If we had a piece of kibble for every time we heard the question, ’How much should I feed my dog?’, well, we wouldn’t know where to put it all.

Striking a balance between over and underfeeding is crucial if your dog is to remain fit and healthy.

However, portion control can pose a real dietary dilemma for many pet parents.

We know only too well how difficult it can be resisting those big puppy dog eyes.

While feeding our pups the occasional extra bit of food won’t do too much harm, continued overfeeding can result in bloating, digestion problems and unhealthy weight gain.

At the other end of the scale, dogs who are regularly underfed will likely begin showing signs of lethargy, before eventually developing long-term health complications.

As a general rule of thumb, dogs should be fed twice a day. We recommend feeding them a bowl of complete dry food in the morning followed by another in the evening, with a complimentary wet meal.

Portion sizes will vary depending on the age, breed, activity level and general health of your four-legged friend so monitor how much they eat closely.

On the back of each Applaws pack, as well as on our website, you will find handy feeding guides to help get you started.

If you’re still not sure about the amount of food you should be serving, speak to a vet who will be able to assist in developing a meal plan.

What factors affect how much my dog should eat per day?


From Jack Russells to Great Danes, our furry friends come in a variety of shapes and sizes. And while all hungry hounds love their food, different breeds do have different nutritional needs. Naturally, larger dogs tend to have bigger appetites than their smaller counterparts, so on paper, serving them more meals, or at least increasing portion sizes, does make sense.

However, if you have a tiny terrier who’s always on the go, they could be burning through calories at a far quicker rate, therefore requiring a lot more food fuel. Unfortunately, this isn’t an exact science and so it’s vital you monitor your dog’s daily food intake. The more time you spend with your pooch, the more you’ll come to understand their eating habits. Do check their weight every few weeks as well, and keep a record of the results.


Numerous medical conditions can greatly affect a dog’s appetite. Tooth or gum disease may see you having to feed them a reduced diet if eating or chewing is causing severe discomfort. Dogs with medical issues such as diabetes may require specialized feeding schedules  that would need to be established alongside professional medical advice.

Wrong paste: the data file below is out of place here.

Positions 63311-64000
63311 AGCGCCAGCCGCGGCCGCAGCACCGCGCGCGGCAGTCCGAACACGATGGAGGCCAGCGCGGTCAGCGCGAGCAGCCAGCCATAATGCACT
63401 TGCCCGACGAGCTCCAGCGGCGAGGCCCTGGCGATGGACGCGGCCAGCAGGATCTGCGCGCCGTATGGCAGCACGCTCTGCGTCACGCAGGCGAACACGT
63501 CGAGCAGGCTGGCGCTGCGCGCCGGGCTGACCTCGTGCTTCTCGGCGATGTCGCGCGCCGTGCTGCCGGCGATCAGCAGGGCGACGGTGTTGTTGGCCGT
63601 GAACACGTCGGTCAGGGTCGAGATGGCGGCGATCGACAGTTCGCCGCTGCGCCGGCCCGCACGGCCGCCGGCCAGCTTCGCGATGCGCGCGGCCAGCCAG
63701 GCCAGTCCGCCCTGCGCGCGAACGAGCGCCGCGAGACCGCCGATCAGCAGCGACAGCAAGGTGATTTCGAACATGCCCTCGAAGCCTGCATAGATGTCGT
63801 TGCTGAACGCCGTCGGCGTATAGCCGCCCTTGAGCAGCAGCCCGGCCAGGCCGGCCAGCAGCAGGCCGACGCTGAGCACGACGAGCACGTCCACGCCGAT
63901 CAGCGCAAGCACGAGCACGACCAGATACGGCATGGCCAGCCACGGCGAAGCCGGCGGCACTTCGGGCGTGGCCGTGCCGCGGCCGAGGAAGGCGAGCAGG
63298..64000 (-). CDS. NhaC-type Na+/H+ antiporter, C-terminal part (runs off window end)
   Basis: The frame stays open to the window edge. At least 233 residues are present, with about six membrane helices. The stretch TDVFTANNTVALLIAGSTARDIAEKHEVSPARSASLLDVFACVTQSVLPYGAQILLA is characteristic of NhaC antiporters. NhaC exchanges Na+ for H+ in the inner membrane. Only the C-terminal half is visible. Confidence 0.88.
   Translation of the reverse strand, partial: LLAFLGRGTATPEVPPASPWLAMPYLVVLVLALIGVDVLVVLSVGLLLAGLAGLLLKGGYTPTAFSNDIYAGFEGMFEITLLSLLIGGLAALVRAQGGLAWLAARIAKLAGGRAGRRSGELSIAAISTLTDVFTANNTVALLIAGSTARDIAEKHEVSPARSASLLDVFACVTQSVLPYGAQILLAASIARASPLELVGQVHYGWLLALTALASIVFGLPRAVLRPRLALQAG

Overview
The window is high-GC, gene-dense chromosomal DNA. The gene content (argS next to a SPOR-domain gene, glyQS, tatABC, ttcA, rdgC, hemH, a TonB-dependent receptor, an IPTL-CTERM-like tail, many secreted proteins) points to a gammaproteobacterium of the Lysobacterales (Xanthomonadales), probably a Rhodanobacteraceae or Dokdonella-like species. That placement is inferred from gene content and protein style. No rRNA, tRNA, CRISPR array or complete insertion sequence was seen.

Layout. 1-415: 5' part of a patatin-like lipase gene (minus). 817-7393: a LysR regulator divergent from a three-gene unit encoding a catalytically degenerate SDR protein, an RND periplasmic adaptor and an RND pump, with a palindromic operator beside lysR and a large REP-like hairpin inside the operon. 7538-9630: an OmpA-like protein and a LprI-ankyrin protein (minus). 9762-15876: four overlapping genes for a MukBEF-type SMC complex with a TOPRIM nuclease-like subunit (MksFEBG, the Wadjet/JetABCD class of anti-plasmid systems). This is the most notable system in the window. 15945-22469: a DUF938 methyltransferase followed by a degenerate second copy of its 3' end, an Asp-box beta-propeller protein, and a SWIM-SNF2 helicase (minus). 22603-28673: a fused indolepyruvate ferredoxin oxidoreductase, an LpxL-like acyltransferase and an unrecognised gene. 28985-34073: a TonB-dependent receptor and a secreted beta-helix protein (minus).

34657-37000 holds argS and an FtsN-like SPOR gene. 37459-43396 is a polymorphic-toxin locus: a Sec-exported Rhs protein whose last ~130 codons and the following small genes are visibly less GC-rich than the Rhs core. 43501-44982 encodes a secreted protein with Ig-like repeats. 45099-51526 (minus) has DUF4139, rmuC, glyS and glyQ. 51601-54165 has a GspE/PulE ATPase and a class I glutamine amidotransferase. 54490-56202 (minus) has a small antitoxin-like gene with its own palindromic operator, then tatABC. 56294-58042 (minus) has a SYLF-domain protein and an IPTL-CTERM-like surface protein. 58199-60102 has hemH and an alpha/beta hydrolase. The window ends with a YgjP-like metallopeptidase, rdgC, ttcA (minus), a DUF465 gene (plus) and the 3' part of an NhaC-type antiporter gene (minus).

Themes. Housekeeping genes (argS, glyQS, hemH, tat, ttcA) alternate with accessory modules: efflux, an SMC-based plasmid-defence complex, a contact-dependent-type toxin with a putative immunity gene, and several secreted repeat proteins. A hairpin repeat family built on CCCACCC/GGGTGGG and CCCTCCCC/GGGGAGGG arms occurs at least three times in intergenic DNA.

If your dog has slowly started piling on the pounds and is potentially developing an obesity problem, you may want to look at tailoring their diet so it contains less calories. Never starve a dog in order to help them lose weight quickly though. Reducing your pet’s food intake by too much will mean they’re not receiving the right amount of essential nutrients they need for long and lasting health. If you’re struggling to develop a weight loss diet plan for your overweight dog, consult with your vet.


Puppies should be fed little and often. This can be three to four times a day – sometimes even eight – however the amount of food a pup needs also depends on a number of factors including breed and activity levels.

When your puppy is about six months old, you should look to change scheduled feedings to twice a day until they are mature; once in the morning and once in the evening. It’s common for dogs to eat less as they get older. As their energy levels drop, so does their desire for food, but that doesn’t mean they completely lose their appetite.

Senior dogs, due to a slower metabolism, are prone to weight gain so one serving a day may be sufficient. Appetites do fluctuate, but if your dog ever stops eating completely contact you vet immediately.


Opting for a natural diet

While how often a dog should be eating can sometimes prove a culinary conundrum for pet parents, what they should be eating is a lot more straightforward.

We firmly believe our pets flourish on complete and well-balanced natural diets brimming with wholesome ingredients.

Carefully crafted recipes that focus on all-important vitamins and minerals instead of nasty additives are key to keeping our four-legged friends happy and healthy all the time.

Opting for a natural diet means opting for a high-quality diet comprising foods high in animal protein (for building muscle and strengthening immune systems) and ones boasting fruit and vegetables (for healthy guts and shiny coats).

No diet is complete without taste-bud tickling flavor though, which is why we created Taste Toppers.

Our mouth-watering toppers are specifically designed to be added to your dogs dry food to complement and liven up mealtimes with delicious natural ingredients.

From our Beef Bone Broth with Turmeric & Parsley Pouch to our Lamb with Zuccini, Carrot & Chickpeas in Gravy Pouch our range of recipes offer varying levels of hydration and feature a succulent selection of flavors and textures fit for the fussiest of dogs.

If you do need to change your dog’s meals for any particular reason, remember to do so gradually  and carefully to prevent any tummy trouble.

Also, when changing their diet be sure to calculate how many calories are in the new recipes you’re feeding them.